- Reflections of Knights and their Archetypal Damsels in The Acts of King Arthur and His Noble Knights In The Acts of King Arthur and His Noble Knights, there are many different relationships between knights and their damsels. The damsels, in some ways, reflect in different ways throughout the knights. Some example of knights and their damsels are Merlin and Nyneve, Ewain and Lyne, and Sir Accolon and Morgan Le Fay. Nyneve is a character which reflects Merlin throughout the story. Merlin was a marvelous magician who longed to love and to be loved by Nyneve.... [tags: Free Essays]
402 words (1.1 pages)
- Damsels in Distress “Frailty, thy name is a woman!” This quote can be found in William Shakespeare’s famed literary work, Hamlet. Throughout the decades and centuries there has been much dispute about the strength and role of “the weaker vessel.” But, many other sources have proven that women are, in fact just as strong if not stronger than any other “vessel.” In literary works throughout history, women have been portrayed in helpless and domestic, “feminine” roles. John Steinbeck did not employ this depiction in his novels, The Grapes of Wrath in particular.... [tags: Essays Papers]
1612 words (4.6 pages)
- When we think of Disney princesses, we think of beauty and song. We also have the vivid vision of true love’s kiss and a castle in the clouds. Disney has received major criticism because some feel as though the model for Disney princesses perpetuates a weak female image. “In these animated worlds, good women are domesticators and resources; bad women are evil, greedy, individual perversions of natural orders; men ultimately hold procreative and productive dominion as civilizing forces in these worlds” (Bell, Haas, and Sells 11).... [tags: Disney Princesses]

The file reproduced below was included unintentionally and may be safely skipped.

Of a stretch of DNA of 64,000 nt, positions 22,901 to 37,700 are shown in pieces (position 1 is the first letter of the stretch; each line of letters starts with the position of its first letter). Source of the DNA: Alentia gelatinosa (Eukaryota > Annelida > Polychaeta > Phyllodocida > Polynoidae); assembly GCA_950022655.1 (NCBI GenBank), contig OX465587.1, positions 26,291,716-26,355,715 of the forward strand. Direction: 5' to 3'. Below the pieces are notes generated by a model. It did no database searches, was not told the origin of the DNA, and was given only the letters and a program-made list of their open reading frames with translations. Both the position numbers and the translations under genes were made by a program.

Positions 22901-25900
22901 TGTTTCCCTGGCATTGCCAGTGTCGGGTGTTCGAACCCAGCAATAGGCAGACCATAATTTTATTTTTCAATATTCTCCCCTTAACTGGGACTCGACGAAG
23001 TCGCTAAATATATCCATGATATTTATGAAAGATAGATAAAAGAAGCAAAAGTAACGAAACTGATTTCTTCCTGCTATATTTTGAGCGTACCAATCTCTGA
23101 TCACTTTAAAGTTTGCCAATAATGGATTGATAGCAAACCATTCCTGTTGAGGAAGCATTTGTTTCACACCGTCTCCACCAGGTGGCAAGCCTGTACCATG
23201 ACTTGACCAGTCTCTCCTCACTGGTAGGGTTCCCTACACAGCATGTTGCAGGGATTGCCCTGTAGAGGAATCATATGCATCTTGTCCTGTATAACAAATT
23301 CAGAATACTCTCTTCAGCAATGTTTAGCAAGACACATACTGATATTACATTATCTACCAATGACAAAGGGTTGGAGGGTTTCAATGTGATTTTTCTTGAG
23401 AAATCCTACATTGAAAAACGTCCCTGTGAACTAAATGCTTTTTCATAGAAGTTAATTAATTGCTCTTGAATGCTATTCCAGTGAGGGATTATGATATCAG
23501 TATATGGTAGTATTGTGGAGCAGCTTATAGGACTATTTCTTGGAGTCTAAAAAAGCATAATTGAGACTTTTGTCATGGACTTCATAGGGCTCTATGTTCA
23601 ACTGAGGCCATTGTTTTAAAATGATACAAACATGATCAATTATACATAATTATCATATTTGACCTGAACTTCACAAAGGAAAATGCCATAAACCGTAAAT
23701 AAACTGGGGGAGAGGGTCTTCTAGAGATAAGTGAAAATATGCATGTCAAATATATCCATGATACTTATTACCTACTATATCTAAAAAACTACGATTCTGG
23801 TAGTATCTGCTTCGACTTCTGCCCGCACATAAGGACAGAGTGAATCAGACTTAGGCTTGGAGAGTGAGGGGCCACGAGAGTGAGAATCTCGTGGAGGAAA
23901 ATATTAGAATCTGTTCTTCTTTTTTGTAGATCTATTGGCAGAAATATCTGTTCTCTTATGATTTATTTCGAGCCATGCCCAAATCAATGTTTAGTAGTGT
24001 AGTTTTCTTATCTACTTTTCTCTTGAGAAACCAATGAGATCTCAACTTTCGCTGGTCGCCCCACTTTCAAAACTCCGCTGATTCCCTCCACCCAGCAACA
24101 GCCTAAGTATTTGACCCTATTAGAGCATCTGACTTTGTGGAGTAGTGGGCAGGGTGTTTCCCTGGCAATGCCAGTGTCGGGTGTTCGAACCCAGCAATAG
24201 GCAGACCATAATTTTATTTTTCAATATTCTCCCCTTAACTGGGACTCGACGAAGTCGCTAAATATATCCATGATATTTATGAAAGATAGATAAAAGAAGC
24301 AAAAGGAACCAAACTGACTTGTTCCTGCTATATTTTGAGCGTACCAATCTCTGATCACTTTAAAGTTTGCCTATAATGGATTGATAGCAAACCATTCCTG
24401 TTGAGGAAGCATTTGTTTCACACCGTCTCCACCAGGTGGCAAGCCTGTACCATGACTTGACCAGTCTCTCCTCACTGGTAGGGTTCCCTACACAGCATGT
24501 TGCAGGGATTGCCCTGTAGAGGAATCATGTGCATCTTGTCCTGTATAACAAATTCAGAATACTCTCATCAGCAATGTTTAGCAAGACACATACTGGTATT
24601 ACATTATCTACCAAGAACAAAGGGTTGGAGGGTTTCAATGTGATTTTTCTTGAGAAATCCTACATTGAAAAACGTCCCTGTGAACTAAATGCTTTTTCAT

2885 words (8.2 pages)
- Women in Video Games In the beginning, according to some, there was Adam and Eve. The story is a familiar one. It is taught to churchgoers from an early age. However, the tale of genesis and paradise bears a deeper meaning concerning the roles of its principle characters. Think of Adam. He was created in God’s image, and is the default model upon which the rest of humanity is based. Think of Eve. She was created as an after-thought, using Adam’s rib, and is of lesser importance and strength. Interestingly, but not surprisingly, it is Eve who gives in to temptation and gets the both of them thrown out of paradise.... [tags: patriarchal notions, stereotypes]
2390 words (6.8 pages)